Geriatric syndromes

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Geriatric syndromes
2011-03-25 03:15:56
Geriatric syndromes PHPR524 Test5

Geriatric syndromes
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  1. What are the age related changes in physiology that affect pharmacokinetics?
    • Body composition:
    • decreased body water = decreased Vd H2O soluble
    • increased body fat = increased Vd fat soluble
    • GI:
    • increased gastric pH = decreased absorption of basic drugs
    • delayed gastric emptying
    • slowed intestinal transit
    • Liver:
    • decreased size
    • decreased hepatic blood flow
    • decreased clearance, increased half-life
    • Renal:
    • decreased GFR
    • decreased renal blood flow
    • decreased tubular secretory function
    • decreased clearance, increased half-life
  2. What are the types of urinary incontinence?
    • Urethral underactivity (stress urinary incontinence)
    • Bladder overactivity (Urge urinary incontinence)
    • Urethral overactivity and/or bladder underactivity (overflow incontinence)
    • Mixed incontinence (stress and urge incontinence combination)
  3. What are the sx of urethral underactivity (stress urinary incontinence)?
    • leakage of small amounts of urine during exertional activities
    • Frequency and urgency may be present
    • mostly WOMEN
  4. What are the sx of bladder overactivity (urge incontinence)?
    • urinary frequency (>8 times/d)
    • with or without urgency
    • nocturia and/or nocturnal enuresis
    • loss of larger urine volumes than stress incontinence
  5. What are the sx of overflow incontinence?
    • straining to void
    • dribbling
    • frequency
    • urgency
    • BPH
    • mostly MEN
  6. What drugs are used for stress incontinence?
    • Duloxetine (DOC)
    • alpha-Adrenergic agonists (pseudoephedrine)(2nd line)
    • Topical estrogen (pts with urethritis or vaginitis)
    • Imipramine
  7. What drugs are used for urge incontinence?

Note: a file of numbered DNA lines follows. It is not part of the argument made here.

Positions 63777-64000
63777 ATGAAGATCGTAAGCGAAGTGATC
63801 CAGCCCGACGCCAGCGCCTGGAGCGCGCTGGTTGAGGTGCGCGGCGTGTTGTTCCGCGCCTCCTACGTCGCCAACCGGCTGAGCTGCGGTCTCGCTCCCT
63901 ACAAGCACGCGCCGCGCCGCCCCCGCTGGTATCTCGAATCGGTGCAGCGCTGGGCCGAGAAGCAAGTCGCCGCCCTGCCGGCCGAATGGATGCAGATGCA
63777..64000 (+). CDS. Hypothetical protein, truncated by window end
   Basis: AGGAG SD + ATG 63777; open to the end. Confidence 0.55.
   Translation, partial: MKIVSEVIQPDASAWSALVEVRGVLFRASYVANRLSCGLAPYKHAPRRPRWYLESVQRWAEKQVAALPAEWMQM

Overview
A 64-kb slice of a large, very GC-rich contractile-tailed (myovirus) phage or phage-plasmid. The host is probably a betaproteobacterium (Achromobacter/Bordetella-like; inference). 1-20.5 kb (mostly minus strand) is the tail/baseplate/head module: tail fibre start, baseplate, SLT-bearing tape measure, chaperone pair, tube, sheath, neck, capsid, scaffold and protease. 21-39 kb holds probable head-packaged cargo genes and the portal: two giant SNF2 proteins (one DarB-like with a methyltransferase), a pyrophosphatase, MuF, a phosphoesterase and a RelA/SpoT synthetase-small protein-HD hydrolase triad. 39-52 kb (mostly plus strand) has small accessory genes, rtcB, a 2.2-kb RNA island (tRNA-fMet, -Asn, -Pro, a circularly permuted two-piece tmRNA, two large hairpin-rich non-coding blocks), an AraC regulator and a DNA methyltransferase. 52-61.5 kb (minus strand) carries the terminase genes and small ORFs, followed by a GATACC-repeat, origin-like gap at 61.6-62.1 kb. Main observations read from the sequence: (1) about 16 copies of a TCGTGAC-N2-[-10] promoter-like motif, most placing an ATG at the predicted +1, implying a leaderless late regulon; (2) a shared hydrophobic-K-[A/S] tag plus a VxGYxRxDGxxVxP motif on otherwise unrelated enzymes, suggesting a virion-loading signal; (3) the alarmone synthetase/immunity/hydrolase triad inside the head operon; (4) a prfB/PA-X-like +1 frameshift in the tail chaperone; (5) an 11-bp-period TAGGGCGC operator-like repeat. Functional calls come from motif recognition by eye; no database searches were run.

• Anticholinergics/antispasmodics (oxybutunin or tolterodine are DOC)
    • TCAs (for depressed pts)
    • topical estrogens (pts with urethritis or vaginitis)
  8. What drugs are used for overflow incontinence?
    • alpha-1 blockers
    • 5-alpah reductase inhibitors
  9. What is the MOA of anticholinergics/antispasmodics in urinary incontinence?
    nonselective muscarinic antagonism
  10. What are the SE of anticholinergics/antispasmodics?
    • dry mouth
    • blurred vision
    • constipation
    • tachycardia
    • urinary retention
    • dizziness
    • confusion
    • cognitive dysfunction
    • sedation
    • erythema (patch)
    • pruritis (patch)
  11. Which anticholinergic formulation causes the most SE?
    immediate release
  12. Which anticholinergic formulations cause the least SE?
    • extended release
    • transdermal patch
  13. What is the MOA of alpha-1 blockers in BPH or overflow incontinence?
    • bladder neck and prostate smooth muscle relaxation
    • peripheral smooth muscle relaxation
  14. What are the SE of alpha-1 blockers?
    • first-dose syncope
    • OH
    • dizziness
    • Intraoperative floppy iris syndrome (IFIS)
  15. When are alpha-1 blockers used for BPH or overflow incontinence?
    monotherapy for moderate-severe disease with small gland and/or low PSA < 1.5ng/mL
  16. What is the MOA of alpha-1a blockers in BPH or overflow incontinence?
    selective for prostate receptors
  17. What are the SE of alpha-1a blockers?
    • ejaculatory dysfunction
    • sulfa allergy (tamsulosin)
    • priapism (tamsulosin)
  18. What is the MOA of 5-alpha reductase inhibitors in BPH or overflow incontinence?
    Inhibits conversion of testosterone to DHT, preventing prostatic growth
  19. What are the SE of 5-alpha reductase inhibitors?
    • sexual dysfunction
    • gynecomastia
    • decreases PSA
    • Pregnancy category X - don't handle
  20. When are 5-alpha reductase inhibitors used in BPH or overflow incontinence?
    • Moderate-severe disease
    • large gland > 40g and/or high PSA >1.5ng/mL)